India is the largest off-shoring destination for Information Technology (IT) companies across the world.
Indian handicrafts need new vision to compete globally
High-quality handicraft goods
AHSI hosts Bicentennial Flower Show and World Regional Rose Convention 2020
The Agri Horticultural Society of India (AHSI) recently celebrated its bicentenary year by hosting the Bicentennial Flower Show and the World Regional Rose Convention 2020.
Threat Of A Third World War?
Renewed tension in West Asia forebodes a troubled 2020.
Railways Financial Stress: Is Economic Slowdown The Main Reason?
The Indian Railways (IR) has been going through a rough financial patch for the last few years.
US-Iran Hostility: India Feels Heat Of Crude Oil Price Hike
The geopolitical tension triggered by the killing of Iranian Islamic Revolutionary Guards Corps’ (IRGC) top military leader Qasem Soleimani and the subsequent retaliatory missile attacks on American military bases in Iraq by Iran has brought many countries including India to the edge.
Landmark Judgements To Stop Animal Cruelty
Some of our judges are now beginning to understand what animal cruelty does to a nation and act on it.
Opportunities And Challenges In The Aviation Sector
The Bharat Chamber of Commerce organised a national seminar and an exhibition on the ‘Indian Aviation Sector: Opportunities and Challenges’ at the Park Hotel, Kolkata. The prospects of private participation in maintenance, overhaul, and repair were discussed.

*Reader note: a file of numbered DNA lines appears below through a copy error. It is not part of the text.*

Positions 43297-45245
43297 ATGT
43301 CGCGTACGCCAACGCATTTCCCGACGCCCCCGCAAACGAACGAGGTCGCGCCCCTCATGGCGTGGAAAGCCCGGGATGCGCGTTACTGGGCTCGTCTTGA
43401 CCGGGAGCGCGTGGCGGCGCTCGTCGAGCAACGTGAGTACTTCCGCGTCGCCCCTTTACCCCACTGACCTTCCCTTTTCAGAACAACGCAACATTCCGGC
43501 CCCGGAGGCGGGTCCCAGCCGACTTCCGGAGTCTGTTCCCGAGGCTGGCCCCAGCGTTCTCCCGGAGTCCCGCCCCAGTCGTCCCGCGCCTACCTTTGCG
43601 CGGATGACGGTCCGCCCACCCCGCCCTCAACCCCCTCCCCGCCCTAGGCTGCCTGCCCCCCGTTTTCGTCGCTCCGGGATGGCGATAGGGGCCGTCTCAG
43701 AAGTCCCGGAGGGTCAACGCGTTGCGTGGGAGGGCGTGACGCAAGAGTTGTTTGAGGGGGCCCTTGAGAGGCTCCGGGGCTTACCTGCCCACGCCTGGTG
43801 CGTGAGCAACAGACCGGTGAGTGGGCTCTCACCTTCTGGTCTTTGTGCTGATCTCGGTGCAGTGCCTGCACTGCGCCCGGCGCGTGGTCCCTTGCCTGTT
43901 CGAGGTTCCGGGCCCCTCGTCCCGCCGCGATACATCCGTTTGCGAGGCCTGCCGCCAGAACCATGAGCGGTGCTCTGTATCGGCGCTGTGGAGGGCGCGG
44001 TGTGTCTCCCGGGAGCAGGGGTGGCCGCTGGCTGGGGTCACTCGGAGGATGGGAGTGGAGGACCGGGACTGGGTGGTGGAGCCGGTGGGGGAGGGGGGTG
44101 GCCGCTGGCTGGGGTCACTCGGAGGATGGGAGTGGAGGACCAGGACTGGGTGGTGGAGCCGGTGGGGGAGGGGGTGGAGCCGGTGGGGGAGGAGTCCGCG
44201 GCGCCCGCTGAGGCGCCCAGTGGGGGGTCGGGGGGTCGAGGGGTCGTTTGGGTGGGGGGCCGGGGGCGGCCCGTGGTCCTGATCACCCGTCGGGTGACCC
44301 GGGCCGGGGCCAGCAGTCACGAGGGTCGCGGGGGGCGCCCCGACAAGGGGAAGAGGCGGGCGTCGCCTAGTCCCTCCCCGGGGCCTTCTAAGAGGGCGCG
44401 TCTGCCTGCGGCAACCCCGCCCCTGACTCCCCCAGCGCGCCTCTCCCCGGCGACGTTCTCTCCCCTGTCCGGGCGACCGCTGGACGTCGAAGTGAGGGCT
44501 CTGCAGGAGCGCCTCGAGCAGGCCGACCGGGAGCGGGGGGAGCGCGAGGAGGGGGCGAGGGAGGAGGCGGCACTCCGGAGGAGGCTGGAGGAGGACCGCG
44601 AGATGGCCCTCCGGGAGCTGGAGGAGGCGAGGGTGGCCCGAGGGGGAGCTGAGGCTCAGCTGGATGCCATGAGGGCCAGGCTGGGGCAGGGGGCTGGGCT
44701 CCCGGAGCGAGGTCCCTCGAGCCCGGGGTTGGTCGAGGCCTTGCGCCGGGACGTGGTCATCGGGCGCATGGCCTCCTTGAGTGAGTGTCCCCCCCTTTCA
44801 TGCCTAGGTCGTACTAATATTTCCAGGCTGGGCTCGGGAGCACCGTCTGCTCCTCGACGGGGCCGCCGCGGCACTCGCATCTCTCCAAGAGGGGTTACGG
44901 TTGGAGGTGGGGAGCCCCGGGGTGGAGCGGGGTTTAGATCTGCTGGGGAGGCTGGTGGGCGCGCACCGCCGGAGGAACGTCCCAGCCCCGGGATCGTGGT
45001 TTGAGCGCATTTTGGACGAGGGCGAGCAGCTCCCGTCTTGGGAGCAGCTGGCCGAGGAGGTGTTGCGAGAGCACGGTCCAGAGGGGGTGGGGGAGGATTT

India Needs To Learn A Lesson From Brexit
The verdict given by the people of the United Kingdom in 2016 in favour of quitting the European Union (EU) is popularly known as ‘Brexit’. People who voted for Brexit argued that it was because of the adoption of erratic neo-liberal policies that had led to livelihood crises.
US-China Trade War Continues: Global Implications
The ongoing US-China trade war had its origin in 2012. It began then as a “cold war”, well before Donald Trump became the US President.
Women & Spirituality
MIRABAI BUSH is the author of Working With Mindfulness, co-creator of Google’s “Search Inside Yourself” program, cofounder of the Center for Contemplative Mind and Society and a founding board member of the Seva Foundation. She teaches contemplative practices, and has facilitated retreats, workshops and courses on spirit and action for over 20 years. To commemorate International Women’s Day, Mirabai spoke with PURNIMA RAMAKRISHNAN on March 6, 2021.
Reincarnation And Realpolitik
China, India, and the U.S. are vying to influence the selection of the next Dalai Lama
An Exclusive Interview With Nandakumar Narasimhan
The Little Red Train
A Room for Dad
Before Mom passed, I made a promise to her
THE DANGAL IN THE JUNGLE, PART 1
YOU KNOW YOU’RE SOMEBODY WHEN YOU’VE APPEARED ON AN INDIAN DANGAL POSTER — IN OTHER WORDS, IN A WRESTLING ADVERTISEMENT.
WOUNDS AND THE WOMB
JULIE PETERS explores how to heal a relationship with the sacred womb, a place of death, life, and possibilities.
Giant squirrels, giant lessons? Animal chaplain SARAH BOWEN explores what squirrels can show us about mindfulness.
E8 Caste and the Indian Tech Ivies
IIT grads are highly sought after in Silicon Valley. Are they bringing deep-rooted prejudices with them?
I was happily married, happily employed, just plain happy. Until the accident
IN SEASON Chickpeas (GARBANZO BEANS)
Chickpeas appear in early recordings in Turkey well over 5000 years ago. India produces the most chickpeas worldwide but they are grown in more than 50 countries. An excellent source of carbohydrates, protein, fiber, B vitamins, and some minerals, they are a nutritious staple of many diets. The name chickpea comes from the Latin word cancer, referring to the plant family of legumes, Fabaceae. It is also known by its popular Spanish-derived name, the garbanzo bean. Kidney beans, black beans, lima beans, and peanuts are other familiar foods found in this legume family.